We are a developmentally-based art program for children as young as eighteen months to adults. At our studios, everyone is an artist. We seek to build creativity as a life skill that will serve our students beyond the art studio. Our job is to bring the materials and methods that help students tap back into a primal maker self, a joyful artist who believes she or he knows how to make a thing of beauty.
A Paradigm Shift
The above paragraph is an excerpt from our teachers’ textbook, Scribbology, an in-depth examination of the philosophical underpinnings and origins of Scribble that serves a guide for teacher training and reflections on teaching practice. But what are these terms? And more importantly, as Scribble seeks to transform art education as most of us have experienced it, how can we redefine and reclaim these definitions of artists, beauty, good art, good art teaching?
What is a DEVELOPMENTALLY-BASED art program?
Teachers have long established that the sweet spot of teaching comes in meeting children within what cognitive psychologist have termed the "zone of proximal development." Or, as Goldilocks said it best: not too hard and not too easy. Our curriculum is designed with just enough challenge to keep our artists engaged while minding the parameters of their development. They’re successful but not bored, challenged but not frustrated. Moreover, they comprehend and feel ownership of their process, and in turn, their product. What does that look like in our studios? We don't ask toddlers to make representational work. Instead, we ask them to fully explore one material at a time and one project per day, a gradual of widening their attention span. We don't ask six year olds to draw in perspective. Instead, we ask them to explore the possibilities of line and shape using a multitude of materials so that they can understand line and shape. We take the long view of their artistic growth, recognize it on a continuum, and give our students building blocks for the next stage.
What is an ARTIST?
Perhaps our biggest hurdle as teachers, artists ourselves, and as a company, is that the word artist has come to mean a freewheeling beret-wearing guy (or girl) who paints accurate representations of fruit, landscapes, or people. Society applauds our children for mimicking the masters and for drawing pictures that are conventionally pretty, but at the cost of losing the true definition of an artist: a hardworking problem solver who seeks to realize an original idea. At Scribble, originality and hard work are the foundation of the creative spirit, and we know (and so do the researchers at Harvard's Project Zero who have studied artist behavior within school studios) that what makes an artist is cultivated habits of mind, and that these habits are teachable.
How is EVERYONE AN ARTIST?
Is everyone an artist, right now, in this moment? No. But we believe that everyone is capable. Even you, grown-up, who maybe, like most of us, gave up on making art at nine or thirteen or twenty, who adamantly states: "I don't have a creative bone in my body,” or "I can't draw to save my life." We ask you to rethink what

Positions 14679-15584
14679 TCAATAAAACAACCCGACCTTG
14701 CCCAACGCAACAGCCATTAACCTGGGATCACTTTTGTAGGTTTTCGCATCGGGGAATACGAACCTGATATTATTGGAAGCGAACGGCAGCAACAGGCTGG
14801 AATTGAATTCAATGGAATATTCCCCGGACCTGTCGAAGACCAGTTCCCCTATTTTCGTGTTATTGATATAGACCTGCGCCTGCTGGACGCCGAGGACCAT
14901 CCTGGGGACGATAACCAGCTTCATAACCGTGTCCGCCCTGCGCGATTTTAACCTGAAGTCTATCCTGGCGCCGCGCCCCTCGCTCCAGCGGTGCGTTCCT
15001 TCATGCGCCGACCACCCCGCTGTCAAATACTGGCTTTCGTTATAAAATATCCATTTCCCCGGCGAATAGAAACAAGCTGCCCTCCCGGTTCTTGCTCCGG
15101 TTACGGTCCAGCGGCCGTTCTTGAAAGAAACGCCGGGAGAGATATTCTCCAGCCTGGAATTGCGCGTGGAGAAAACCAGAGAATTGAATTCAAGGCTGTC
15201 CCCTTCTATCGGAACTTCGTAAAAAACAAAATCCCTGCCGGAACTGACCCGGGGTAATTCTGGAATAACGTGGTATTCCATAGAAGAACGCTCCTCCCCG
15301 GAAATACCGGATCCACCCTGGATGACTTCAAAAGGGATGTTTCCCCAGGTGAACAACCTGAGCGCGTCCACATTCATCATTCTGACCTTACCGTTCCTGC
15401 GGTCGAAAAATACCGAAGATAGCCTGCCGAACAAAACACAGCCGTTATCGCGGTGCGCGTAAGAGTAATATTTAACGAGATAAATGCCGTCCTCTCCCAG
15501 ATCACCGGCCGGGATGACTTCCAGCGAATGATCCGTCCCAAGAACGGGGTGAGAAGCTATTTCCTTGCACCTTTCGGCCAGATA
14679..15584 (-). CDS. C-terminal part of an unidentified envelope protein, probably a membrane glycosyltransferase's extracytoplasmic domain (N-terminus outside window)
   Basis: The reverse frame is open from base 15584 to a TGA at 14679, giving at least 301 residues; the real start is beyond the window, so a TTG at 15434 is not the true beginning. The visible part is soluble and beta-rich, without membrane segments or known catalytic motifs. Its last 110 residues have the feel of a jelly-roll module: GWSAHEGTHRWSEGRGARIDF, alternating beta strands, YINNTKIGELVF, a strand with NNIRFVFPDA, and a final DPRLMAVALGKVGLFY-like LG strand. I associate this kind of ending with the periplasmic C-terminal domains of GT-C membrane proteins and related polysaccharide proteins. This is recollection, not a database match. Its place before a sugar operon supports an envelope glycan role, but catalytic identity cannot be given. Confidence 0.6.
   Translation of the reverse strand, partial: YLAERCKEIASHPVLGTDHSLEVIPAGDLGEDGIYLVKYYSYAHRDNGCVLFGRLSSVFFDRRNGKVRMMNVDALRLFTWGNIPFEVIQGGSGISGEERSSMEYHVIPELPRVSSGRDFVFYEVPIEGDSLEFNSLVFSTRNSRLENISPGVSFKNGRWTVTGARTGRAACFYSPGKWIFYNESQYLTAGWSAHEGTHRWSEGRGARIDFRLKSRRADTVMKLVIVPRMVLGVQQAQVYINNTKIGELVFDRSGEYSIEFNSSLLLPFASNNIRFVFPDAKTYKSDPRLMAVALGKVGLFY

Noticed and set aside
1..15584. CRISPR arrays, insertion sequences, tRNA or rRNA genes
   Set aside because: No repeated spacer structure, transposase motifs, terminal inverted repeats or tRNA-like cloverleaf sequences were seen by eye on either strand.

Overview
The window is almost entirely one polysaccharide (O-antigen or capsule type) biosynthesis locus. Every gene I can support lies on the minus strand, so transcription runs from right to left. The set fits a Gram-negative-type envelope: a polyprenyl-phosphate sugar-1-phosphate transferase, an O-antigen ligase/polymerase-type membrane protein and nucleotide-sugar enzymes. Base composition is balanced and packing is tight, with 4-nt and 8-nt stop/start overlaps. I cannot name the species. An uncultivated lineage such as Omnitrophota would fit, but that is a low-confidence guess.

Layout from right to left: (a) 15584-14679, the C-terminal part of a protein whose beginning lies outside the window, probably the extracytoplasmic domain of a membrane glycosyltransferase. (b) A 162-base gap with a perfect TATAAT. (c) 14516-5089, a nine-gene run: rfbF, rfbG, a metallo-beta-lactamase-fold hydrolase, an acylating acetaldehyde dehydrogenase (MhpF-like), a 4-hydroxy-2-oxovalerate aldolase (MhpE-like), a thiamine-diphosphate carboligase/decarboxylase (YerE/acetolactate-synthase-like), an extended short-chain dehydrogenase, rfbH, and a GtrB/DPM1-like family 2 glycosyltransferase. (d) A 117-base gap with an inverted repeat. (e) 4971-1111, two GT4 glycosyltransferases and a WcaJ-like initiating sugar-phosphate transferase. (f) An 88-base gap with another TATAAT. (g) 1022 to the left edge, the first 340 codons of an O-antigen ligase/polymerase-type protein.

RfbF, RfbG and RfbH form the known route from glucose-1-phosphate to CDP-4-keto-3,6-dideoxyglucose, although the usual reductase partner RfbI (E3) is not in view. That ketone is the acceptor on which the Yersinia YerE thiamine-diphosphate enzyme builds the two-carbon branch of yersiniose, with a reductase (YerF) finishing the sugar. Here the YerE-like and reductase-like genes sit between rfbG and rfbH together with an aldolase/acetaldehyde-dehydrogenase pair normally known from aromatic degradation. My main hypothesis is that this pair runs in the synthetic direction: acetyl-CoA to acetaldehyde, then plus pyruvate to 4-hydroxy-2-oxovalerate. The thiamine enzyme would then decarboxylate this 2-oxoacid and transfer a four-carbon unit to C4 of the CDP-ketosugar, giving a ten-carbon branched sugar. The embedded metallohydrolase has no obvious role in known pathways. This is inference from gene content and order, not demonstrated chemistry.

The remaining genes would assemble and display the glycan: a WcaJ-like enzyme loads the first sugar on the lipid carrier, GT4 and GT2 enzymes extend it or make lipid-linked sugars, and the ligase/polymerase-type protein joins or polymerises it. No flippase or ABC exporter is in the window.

creativity is: if you cook, you're creative; if you've juggled your own schedule with those of two children, you're creative; if you've sung in the shower, you're creative. Humans are the only animals who create objects, music, who dance only for the sake of pleasure. It's in our DNA. It's less likely that you are not an artist and more likely that you didn't have a good art teacher, one who didn’t reframe creativity as problem solving and perseverance and intentional coloring outside the lines.
What is BEAUTY?
Beauty in artwork is complexity, it's evidence of an artist’s time and attention and intention. It's not a sun in the corner or a rainbow coming up from the ground or a puffy blue cloud drawn in the sky. Why not? Because these symbols didn't require thinking outside the easy. Beauty is finding paper clips on the ground and building a sculpture with them, drawing a creature with a toaster as a head, drawing yourself with every tooth. Beauty, and good art, is about the effort you put into making your work interesting and different. It’s about your point of view.
“We’re creating masters, not copying them.”
HOW DO WE MAKE THIS HAPPEN?
The fundamentals for our classes at any age are as follows:
AN EMPHASIS ON THE CREATIVE PROCESS
We emphasize the artistic process over product and encourage our young artists to develop their own perspective and approach because we believe that what they have to say is important. Our children are encouraged to create through experimentation.
LEARNING VIA PROBLEM SOLVING
We give students choices and encourage decision-making, risk taking, innovation, and agency. We pose questions throughout the process in order to develop curiosity, problem solving skills, and critical thinking. Projects are challenges with multiple solutions.
By making art, looking at art, talking about art, and exhibiting art, students form connections between what they make and how their work impacts the world around them, all the while developing their visual literacy, verbal language, and fine motor skills. We teach our students they are artists who posses the capability to shape the world around them, to change perspectives, to take action, and to understand that everything they do can have an impact.
A FOCUS ON STUDIO SKILLS
Scribble students hone the skills it takes for an artist to take an idea from conception to fruition. They develop ownership over their work and artistic vision. They not only see the world through the eyes of an artist, they practice and engage in artistic habits of making, thinking, and reflecting.